G C Lichtenberg: “It is as if our languages were confounded: when we want a thought, they bring us a word; when we ask for a word, they give us a dash; and when we expect a dash, there comes a piece of bawdy.”

H. P. Lovecraft: "What a man does for pay is of little significance. What he is, as a sensitive instrument responsive to the world's beauty, is everything!"

Martin Amis: “Gogol is funny, Tolstoy in his merciless clarity is funny, and Dostoyevsky, funnily enough, is very funny indeed; moreover, the final generation of Russian literature, before it was destroyed by Lenin and Stalin, remained emphatically comic — Bunin, Bely, Bulgakov, Zamyatin. The novel is comic because life is comic (until the inevitable tragedy of the fifth act);...”

Werner Herzog: “We are surrounded by worn-out, banal, useless and exhausted images, limping and dragging themselves behind the rest of our cultural evolution.”

John Gray: "Unlike Schopenhauer, who lamented the human lot, Leopardi believed that the best response to life is laughter. What fascinated Schopenhauer, along with many later writers, was Leopardi’s insistence that illusion is necessary to human happiness."

Justin E.H. Smith: “One should of course take seriously serious efforts to improve society. But when these efforts fail, in whole or in part, it is only humor that offers redemption. So far, human expectations have always been strained, and have always come, give or take a bit, to nothing. In this respect reality itself has the form of a joke, and humor the force of truth.”

विलास सारंग: "… . . 1000 नंतर ज्या प्रकारची संस्कृती रुढ झाली , त्यामध्ये साधारणत्व विश्वात्मकता हे गुण प्राय: लुप्त झाले...आपली संस्कृती अकाली विश्वात्मक साधारणतेला मुकली आहे."

Sunday, July 13, 2014

"सूर्य पाहिलेला माणूस" तसा नव्हता...Comedy is Where Socrates Belongs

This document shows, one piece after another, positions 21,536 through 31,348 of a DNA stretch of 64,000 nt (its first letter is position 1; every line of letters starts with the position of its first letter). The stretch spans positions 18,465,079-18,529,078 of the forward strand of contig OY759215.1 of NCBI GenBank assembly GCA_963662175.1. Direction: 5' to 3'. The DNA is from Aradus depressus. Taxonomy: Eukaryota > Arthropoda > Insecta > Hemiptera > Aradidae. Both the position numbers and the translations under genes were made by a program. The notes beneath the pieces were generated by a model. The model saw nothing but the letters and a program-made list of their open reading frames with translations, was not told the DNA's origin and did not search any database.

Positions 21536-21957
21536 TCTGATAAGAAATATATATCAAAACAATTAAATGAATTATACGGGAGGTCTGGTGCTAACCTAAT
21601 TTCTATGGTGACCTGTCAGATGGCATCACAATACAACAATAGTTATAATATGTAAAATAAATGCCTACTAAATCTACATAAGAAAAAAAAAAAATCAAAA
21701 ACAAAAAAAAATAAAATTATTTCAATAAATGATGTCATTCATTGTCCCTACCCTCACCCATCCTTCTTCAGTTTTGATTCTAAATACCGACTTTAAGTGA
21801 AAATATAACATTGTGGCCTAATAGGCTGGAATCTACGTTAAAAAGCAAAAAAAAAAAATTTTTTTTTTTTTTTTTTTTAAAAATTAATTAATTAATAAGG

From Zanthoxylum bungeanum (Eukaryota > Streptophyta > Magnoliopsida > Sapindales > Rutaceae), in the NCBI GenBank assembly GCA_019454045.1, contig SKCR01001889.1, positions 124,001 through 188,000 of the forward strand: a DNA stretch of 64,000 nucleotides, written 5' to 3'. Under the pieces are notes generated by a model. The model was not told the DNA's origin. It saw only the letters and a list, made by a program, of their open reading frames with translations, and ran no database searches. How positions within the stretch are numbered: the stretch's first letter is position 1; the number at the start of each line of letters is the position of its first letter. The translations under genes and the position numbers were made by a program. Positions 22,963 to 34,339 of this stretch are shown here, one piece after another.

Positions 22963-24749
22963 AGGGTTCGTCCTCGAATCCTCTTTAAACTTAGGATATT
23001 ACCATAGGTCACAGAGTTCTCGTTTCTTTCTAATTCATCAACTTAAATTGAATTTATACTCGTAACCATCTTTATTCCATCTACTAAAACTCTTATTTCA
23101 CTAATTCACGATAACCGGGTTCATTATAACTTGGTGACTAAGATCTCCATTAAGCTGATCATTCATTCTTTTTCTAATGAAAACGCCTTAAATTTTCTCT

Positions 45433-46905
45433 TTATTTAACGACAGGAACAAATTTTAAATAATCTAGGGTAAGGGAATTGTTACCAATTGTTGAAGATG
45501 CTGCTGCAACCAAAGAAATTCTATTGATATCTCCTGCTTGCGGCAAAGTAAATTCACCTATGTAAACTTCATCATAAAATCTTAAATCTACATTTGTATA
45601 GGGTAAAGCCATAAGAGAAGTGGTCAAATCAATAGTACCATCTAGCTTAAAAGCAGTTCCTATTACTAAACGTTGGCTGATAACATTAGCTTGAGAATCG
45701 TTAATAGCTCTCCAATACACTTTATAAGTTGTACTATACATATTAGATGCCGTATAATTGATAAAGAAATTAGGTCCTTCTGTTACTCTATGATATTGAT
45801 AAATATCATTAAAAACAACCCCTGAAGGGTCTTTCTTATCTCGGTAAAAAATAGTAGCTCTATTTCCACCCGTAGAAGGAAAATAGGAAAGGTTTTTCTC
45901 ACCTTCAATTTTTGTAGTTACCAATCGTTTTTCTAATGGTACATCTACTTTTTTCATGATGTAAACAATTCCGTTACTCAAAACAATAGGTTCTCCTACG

Today July 13 2014 is 5th Death Anniversary of Nilu Phule (निळू फुले), the greatest actor I have seen on Marathi stage.





Bettany Hughes, 'The hemlock cup : Socrates, Athens and the search for the good life', 2010:

 "...In a city that made a cult of physical beauty – which believed, in fact, that outward beauty was a sign of an inner nobility of spirit – Socrates was famously ugly."

Alain De Botton, 'The Consolations of Philosophy', 2000:
"...Few can have appreciated his looks. He was short, bearded and bald, with a curious rolling gait, and a face variously likened by acquaintances to the head of a crab, a styr or a grotesque. His nose was flat, his lips large, and his prominent swollen eyes sat beneath a pair of unruly brows..."


...When I changed my appearance for an acting job I experienced the ugly shadow of discrimination cast on 'Muslim-looking' people...I have been rehearsing for a play for some weeks now. I am playing Socrates this month in a modern retelling of The Clouds by Aristophanes. I agreed with the director that a big bushy beard would be right for the character. It didn't occur to me that, in the wake of the horrific incident in Woolwich, this would transform me into what Nick Robinson might describe as "of Muslim appearance...".